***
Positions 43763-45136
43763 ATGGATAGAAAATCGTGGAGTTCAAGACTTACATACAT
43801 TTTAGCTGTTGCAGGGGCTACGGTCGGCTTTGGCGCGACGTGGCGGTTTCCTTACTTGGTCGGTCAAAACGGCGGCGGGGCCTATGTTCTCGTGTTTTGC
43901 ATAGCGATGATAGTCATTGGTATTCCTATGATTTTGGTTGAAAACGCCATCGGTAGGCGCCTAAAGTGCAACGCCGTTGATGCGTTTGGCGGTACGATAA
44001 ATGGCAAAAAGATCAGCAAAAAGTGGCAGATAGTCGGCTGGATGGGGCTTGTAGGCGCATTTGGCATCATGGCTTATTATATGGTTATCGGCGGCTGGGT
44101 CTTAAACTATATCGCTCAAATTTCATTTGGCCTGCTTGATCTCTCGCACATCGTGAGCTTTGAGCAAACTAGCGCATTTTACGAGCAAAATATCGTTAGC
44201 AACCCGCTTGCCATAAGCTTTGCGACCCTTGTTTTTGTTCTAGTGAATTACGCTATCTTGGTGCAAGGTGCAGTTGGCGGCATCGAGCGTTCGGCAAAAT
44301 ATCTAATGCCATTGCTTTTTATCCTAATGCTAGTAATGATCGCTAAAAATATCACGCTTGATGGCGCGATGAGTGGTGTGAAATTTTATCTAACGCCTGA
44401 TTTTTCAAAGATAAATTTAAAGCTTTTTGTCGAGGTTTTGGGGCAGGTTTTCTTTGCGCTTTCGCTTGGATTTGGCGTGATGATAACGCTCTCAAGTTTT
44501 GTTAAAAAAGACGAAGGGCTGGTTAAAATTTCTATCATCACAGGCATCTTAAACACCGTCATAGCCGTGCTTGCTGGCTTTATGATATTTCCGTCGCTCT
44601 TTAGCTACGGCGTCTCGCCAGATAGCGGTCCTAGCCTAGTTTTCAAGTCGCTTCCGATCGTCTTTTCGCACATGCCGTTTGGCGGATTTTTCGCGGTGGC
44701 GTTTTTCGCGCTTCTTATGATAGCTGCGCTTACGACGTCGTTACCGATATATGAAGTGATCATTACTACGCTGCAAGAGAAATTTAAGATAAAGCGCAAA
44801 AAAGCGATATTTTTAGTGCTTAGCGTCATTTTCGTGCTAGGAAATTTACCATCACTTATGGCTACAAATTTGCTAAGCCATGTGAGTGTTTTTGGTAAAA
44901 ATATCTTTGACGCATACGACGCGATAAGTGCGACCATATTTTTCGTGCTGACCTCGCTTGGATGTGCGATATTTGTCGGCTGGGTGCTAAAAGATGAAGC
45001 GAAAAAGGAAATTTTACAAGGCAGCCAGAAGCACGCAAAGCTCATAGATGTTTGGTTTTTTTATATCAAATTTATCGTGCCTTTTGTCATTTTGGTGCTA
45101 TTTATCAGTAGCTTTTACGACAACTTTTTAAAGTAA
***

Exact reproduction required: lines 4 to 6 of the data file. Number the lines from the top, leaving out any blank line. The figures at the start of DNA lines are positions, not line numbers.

43901 ATAGCGATGATAGTCATTGGTATTCCTATGATTTTGGTTGAAAACGCCATCGGTAGGCGCCTAAAGTGCAACGCCGTTGATGCGTTTGGCGGTACGATAA
44001 ATGGCAAAAAGATCAGCAAAAAGTGGCAGATAGTCGGCTGGATGGGGCTTGTAGGCGCATTTGGCATCATGGCTTATTATATGGTTATCGGCGGCTGGGT
44101 CTTAAACTATATCGCTCAAATTTCATTTGGCCTGCTTGATCTCTCGCACATCGTGAGCTTTGAGCAAACTAGCGCATTTTACGAGCAAAATATCGTTAGC